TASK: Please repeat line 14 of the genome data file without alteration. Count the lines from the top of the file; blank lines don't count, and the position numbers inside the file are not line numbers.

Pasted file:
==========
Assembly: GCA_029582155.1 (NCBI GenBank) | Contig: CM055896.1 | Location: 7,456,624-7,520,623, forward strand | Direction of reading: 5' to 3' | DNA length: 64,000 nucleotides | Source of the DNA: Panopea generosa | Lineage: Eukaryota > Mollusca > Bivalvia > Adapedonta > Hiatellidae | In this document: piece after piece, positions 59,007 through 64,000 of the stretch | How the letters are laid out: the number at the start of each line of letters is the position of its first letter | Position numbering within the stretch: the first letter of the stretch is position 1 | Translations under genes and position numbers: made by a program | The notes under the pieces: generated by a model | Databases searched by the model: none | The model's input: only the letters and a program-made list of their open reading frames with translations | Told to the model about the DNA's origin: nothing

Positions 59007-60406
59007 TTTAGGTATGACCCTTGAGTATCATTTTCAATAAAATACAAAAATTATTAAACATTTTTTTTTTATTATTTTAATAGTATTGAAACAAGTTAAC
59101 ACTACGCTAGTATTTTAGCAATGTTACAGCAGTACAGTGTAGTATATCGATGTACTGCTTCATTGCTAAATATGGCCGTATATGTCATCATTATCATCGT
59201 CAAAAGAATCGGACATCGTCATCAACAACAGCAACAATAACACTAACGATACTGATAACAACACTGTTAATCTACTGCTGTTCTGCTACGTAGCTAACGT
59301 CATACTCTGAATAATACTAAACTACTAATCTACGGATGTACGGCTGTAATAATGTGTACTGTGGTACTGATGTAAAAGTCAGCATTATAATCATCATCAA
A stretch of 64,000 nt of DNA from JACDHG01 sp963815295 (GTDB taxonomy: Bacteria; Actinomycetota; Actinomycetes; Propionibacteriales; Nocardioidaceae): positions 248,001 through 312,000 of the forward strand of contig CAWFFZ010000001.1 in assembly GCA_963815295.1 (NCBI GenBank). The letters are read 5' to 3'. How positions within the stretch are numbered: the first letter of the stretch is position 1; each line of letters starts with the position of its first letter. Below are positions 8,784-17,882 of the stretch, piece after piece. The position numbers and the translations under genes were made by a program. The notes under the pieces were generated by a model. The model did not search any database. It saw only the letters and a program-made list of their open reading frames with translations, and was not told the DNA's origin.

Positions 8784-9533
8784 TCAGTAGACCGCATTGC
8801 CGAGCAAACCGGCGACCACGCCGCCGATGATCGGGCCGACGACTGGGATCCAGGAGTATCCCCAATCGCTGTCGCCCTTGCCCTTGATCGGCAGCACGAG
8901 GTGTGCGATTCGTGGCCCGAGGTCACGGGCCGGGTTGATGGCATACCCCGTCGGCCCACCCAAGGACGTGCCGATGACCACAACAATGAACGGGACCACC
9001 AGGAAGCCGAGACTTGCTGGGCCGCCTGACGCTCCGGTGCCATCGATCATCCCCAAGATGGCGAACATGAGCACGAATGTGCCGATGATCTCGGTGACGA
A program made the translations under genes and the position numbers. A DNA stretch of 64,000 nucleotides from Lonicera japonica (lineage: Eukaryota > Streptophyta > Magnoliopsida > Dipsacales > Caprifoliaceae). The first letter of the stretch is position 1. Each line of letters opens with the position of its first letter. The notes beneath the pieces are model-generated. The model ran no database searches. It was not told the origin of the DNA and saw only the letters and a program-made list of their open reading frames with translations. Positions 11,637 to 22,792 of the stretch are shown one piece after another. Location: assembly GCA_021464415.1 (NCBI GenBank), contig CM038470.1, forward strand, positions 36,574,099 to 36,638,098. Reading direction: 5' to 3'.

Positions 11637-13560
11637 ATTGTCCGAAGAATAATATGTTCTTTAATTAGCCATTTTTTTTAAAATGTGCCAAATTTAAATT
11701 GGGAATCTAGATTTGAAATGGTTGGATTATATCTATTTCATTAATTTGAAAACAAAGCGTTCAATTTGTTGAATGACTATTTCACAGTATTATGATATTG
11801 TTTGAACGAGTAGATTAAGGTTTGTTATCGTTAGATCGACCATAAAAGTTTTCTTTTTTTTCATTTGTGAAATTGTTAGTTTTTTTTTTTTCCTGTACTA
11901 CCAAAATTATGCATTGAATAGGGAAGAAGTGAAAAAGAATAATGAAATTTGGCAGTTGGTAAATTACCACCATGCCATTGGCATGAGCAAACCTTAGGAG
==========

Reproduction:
Positions 11637-13560